An artist depiction of a new City Hall building at 450 Whittier St. (Courtesy Image / North Wind Architects)

An artist depiction of a new City Hall building at 450 Whittier St. (Courtesy Image / North Wind Architects)

My Turn: City Hall — what’s love got to do with it?

I voted for the new City Hall bond issue last year. I know a lot about the city’s office situation. I worked there for 12 years and I have done a lot of business in the various buildings since my employment there. Most of the spaces are deteriorating and inefficient. The city staff and Assembly who have been trying to explain the situation and demonstrate the need, are telling the truth.

However, I am not at all sure I will vote for the issue this time around. The Assembly had a chance to earn my vote and they blew it. It used to be commonplace that if there was a potential windfall from increases in property values, the Assembly would lower the mill rate so that the actual amount of tax paid would be about the same as the prior year.

Not this year. Everyone who pays property tax is going to pay more, a lot more. It will be about a thousand bucks more for me. I know other homeowners who will pay double or triple that. Usually a significant tax increase is debated and justified and, in some cases, sent to the public for a vote. The tax from this year’s property value inflation is “found money” and should not have been taken from property owners on a whim.

The Assembly could have levelized our taxes, but all they did was adopt a fig leaf of a reduction that allows them to say they lowered the rate. This was an opportunity to show that the Assembly cares about us, the source of their revenue. We could argue whether the areawide increase in value was based on credible analysis or not. I do not want to bother with that because the real issue is the collective character of the Assembly and how they view the taxpayers. Are we citizens to be served or sheep to be shorn?

Juneau has shown that it will vote for capital projects that the public will use like parks, swimming pools, roads and schools. There is less enthusiasm for facilities to be used by the bureaucrats and officials. There must be a strong sense of appreciation and affection for the ‘crats before we will vote to upgrade their workplaces.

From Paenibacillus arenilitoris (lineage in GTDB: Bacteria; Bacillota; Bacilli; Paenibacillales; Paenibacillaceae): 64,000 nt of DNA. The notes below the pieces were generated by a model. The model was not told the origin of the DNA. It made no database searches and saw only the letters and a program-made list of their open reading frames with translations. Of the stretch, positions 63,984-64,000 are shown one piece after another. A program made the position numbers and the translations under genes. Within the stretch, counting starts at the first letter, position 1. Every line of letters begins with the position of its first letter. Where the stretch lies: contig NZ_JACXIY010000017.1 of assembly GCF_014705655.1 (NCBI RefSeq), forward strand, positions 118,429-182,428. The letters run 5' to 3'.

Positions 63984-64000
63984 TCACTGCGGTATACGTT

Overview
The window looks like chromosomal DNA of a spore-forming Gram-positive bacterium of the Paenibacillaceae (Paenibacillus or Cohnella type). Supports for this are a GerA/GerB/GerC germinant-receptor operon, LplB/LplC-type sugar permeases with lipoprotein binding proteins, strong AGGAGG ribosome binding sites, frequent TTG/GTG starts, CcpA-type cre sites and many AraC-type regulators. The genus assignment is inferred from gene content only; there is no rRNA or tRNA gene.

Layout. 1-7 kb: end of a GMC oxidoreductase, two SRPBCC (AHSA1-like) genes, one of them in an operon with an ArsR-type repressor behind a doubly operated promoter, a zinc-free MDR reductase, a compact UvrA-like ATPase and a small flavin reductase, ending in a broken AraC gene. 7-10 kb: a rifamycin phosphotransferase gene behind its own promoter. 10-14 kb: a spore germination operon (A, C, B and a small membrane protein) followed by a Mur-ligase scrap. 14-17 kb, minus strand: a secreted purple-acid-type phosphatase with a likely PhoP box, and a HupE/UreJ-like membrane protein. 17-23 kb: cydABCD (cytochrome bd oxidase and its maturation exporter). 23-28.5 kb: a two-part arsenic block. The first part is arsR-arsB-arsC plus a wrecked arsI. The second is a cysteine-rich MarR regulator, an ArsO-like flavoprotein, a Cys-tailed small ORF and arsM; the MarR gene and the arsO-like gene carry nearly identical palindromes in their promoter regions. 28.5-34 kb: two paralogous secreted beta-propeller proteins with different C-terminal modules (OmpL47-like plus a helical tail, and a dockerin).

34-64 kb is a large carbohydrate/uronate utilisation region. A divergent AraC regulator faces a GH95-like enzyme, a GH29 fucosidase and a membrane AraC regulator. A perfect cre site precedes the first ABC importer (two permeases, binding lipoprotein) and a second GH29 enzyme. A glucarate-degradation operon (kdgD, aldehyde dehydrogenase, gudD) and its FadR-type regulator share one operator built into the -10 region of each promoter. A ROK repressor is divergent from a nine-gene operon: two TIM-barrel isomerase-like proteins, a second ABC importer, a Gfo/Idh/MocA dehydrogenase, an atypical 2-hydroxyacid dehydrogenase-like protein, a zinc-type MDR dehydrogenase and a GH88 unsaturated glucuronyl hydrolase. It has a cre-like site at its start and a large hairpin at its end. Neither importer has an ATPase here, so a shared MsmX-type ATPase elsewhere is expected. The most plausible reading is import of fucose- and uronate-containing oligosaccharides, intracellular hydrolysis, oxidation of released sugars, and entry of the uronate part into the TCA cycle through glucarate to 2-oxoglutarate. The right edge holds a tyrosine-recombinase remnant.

I thought, in 1995, that there was strong support for a new police building. But the first vote failed because that support was not strong enough to overcome the spurious arguments of the vote-no crowd.

It is possible that the Assembly fumbles the ball every now and then, and that such fumbles, or missed opportunities, are not really signs of contempt for the electorate. Still, it is hard to miss signs of haughtiness and excessive self-importance in our local leaders.

I detected such a sign last year, but pushed it aside when I voted “yes.” What was it? The very conceptual design for the new City Hall showed the new Assembly Chambers would be on the second floor with a huge, panoramic view window. The current chambers, even with the six-inch lift for the Assembly desks, is on the much more accessible and humble ground floor, and is designed so that the Assembly members are looking at the audience and the people speaking to them as equals.

When we vote, we elevate people and give them power over our lives. But in return, we expect a measure of empathy and respect, especially when it comes to taxation.

So is the public sufficiently fond of the CBJ staff and Assembly to vote for the new City Hall this time? The Assembly had a very good chance to show some fondness for us. My vote was for sale! It still is, but now the Assembly is going to have to show, somehow, that they do not actually view us as cows to be milked to feed their dreams of new digs. The city election is on Oct. 3. The Assembly has until then to show us that love does have something to do with it.

• Walsh is a semi-retired land use consultant residing in Juneau since 1976. His favorite Tina Turner song is “River Deep.”

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